Q. You, Moll, said that your team respected you because you gave them a hand. Was this job of picking up small children and gassing them a part of the hand you loaned them?
A. Possibly this was not expressed correctly by Hoess. I had nothing to do with the searching of the clothes because that was not my duty. As I said, the officers that had charge of the duty when the transport came in was responsible for them until the moment they entered the gas chamber. I had nothing to do with that, I never touched the babies or had anything to do with it.
Q. Did any of your men have anything to do with that? Anyone under you?
A. Yes, the prisoners were responsible for that. They had to clean up the room after it had been cleared of people, they would then take the babies and throw them into the gas chamber. There was a strict order against any SS men touching any of this property.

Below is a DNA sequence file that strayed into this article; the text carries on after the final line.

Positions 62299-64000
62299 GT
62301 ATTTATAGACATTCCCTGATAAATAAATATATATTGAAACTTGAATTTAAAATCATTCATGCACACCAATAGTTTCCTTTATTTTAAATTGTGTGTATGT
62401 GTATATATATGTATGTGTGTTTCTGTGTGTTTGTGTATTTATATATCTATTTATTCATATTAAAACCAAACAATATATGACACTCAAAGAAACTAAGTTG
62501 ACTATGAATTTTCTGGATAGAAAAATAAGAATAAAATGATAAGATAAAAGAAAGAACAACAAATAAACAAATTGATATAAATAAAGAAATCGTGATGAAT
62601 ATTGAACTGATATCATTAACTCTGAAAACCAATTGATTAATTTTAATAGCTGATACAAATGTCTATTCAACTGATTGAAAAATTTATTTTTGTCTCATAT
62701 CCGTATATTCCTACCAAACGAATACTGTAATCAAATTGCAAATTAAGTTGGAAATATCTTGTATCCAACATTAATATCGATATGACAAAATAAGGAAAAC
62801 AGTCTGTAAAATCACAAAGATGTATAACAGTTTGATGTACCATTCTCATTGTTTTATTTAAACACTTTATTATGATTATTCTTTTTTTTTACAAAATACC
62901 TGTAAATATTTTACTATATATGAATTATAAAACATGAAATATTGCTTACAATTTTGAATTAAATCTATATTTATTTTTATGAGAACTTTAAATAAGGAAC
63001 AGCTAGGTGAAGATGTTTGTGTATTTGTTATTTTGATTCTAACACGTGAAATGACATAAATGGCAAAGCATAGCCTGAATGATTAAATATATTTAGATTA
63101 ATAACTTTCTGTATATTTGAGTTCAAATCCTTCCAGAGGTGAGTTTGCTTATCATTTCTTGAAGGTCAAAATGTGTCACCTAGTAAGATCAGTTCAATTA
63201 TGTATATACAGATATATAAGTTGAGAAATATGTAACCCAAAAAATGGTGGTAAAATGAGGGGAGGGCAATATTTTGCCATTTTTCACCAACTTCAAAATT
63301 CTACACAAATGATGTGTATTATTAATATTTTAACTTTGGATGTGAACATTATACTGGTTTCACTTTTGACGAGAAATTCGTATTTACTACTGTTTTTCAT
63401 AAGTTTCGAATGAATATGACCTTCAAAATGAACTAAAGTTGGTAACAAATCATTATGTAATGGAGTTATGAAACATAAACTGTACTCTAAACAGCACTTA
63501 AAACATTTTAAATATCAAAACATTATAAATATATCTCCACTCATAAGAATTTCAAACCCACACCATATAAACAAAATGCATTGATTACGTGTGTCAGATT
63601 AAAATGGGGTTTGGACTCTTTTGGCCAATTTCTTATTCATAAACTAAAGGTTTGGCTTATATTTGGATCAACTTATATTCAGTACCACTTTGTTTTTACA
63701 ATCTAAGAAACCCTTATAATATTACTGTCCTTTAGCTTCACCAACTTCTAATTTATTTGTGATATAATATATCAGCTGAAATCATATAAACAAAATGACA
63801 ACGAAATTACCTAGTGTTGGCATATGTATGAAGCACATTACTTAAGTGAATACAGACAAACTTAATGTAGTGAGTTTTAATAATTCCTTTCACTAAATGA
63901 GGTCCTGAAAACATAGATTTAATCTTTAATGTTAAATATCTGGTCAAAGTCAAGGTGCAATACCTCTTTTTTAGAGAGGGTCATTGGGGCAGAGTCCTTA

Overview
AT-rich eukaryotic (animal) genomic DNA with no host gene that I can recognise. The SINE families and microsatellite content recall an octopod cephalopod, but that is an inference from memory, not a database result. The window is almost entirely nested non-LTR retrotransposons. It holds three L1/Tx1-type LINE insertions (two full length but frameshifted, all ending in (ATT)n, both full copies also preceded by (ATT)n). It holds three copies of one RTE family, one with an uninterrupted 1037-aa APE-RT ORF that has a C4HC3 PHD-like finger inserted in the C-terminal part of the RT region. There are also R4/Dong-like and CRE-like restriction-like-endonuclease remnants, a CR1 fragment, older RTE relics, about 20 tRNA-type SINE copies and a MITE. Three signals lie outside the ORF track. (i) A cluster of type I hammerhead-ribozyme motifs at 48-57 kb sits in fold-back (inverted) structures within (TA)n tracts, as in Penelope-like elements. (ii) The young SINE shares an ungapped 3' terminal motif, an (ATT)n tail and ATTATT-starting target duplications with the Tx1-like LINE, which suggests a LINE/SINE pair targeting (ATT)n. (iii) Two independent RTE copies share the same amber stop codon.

Q. We are not talking about property. We are talking of people. Did you have a special operation to kill these babies or were they thrown into the room where people were still alive and all were gassed together?
A. Such a thing happened rarely and I cannot remember a case where a baby was found, but if they were found they were thrown into the gas chamber.
Q. How do you know?
A. Well, that was an order for the officer responsible for the transport and if any children were found they were to be disposed of like all the rest in the gas chamber.
Q. You carried out your orders?
A. I emphasize again that I myself did not find any children, but if I did find any, I would have to do it too.
Q. Did you shoot any babies in the neck, like you did the other victims?
A. Such a thing never happened.
Q. That is what you said about shooting other people this morning then we proved you a liar. Are you sure you are telling the truth this time?.

 

Otto Moll was executed on 28 May 1946, Thankfully justice was served.

 

 

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Sources

http://www.scrapbookpages.com/Poland/Birkenau/Birkenau03.html

https://collections.ushmm.org/search/catalog/pa1163609

https://forum.axishistory.com/viewtopic.php?t=64198

https://collections.ushmm.org/search/catalog/pa1167624